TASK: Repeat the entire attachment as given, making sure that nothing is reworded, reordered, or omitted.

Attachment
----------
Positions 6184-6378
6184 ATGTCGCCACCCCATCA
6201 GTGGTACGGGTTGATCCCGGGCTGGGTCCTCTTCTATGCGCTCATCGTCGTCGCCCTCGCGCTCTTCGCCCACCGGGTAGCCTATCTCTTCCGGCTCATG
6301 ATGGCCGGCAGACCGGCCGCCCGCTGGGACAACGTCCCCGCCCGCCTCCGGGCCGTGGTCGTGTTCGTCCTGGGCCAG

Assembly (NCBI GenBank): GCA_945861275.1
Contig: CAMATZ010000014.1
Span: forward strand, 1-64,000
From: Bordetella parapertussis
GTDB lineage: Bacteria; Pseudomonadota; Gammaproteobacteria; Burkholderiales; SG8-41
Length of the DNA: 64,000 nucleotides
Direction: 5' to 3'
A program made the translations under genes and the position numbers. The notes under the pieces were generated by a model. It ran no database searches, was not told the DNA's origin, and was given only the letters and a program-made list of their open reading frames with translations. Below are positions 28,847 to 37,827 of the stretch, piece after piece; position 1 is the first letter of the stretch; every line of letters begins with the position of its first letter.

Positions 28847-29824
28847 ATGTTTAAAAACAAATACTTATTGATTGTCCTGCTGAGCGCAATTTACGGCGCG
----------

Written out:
Positions 6184-6378
6184 ATGTCGCCACCCCATCA
6201 GTGGTACGGGTTGATCCCGGGCTGGGTCCTCTTCTATGCGCTCATCGTCGTCGCCCTCGCGCTCTTCGCCCACCGGGTAGCCTATCTCTTCCGGCTCATG
6301 ATGGCCGGCAGACCGGCCGCCCGCTGGGACAACGTCCCCGCCCGCCTCCGGGCCGTGGTCGTGTTCGTCCTGGGCCAG

Assembly (NCBI GenBank): GCA_945861275.1
Contig: CAMATZ010000014.1
Span: forward strand, 1-64,000
From: Bordetella parapertussis
GTDB lineage: Bacteria; Pseudomonadota; Gammaproteobacteria; Burkholderiales; SG8-41
Length of the DNA: 64,000 nucleotides
Direction: 5' to 3'
A program made the translations under genes and the position numbers. The notes under the pieces were generated by a model. It ran no database searches, was not told the DNA's origin, and was given only the letters and a program-made list of their open reading frames with translations. Below are positions 28,847 to 37,827 of the stretch, piece after piece; position 1 is the first letter of the stretch; every line of letters begins with the position of its first letter.

Positions 28847-29824
28847 ATGTTTAAAAACAAATACTTATTGATTGTCCTGCTGAGCGCAATTTACGGCGCG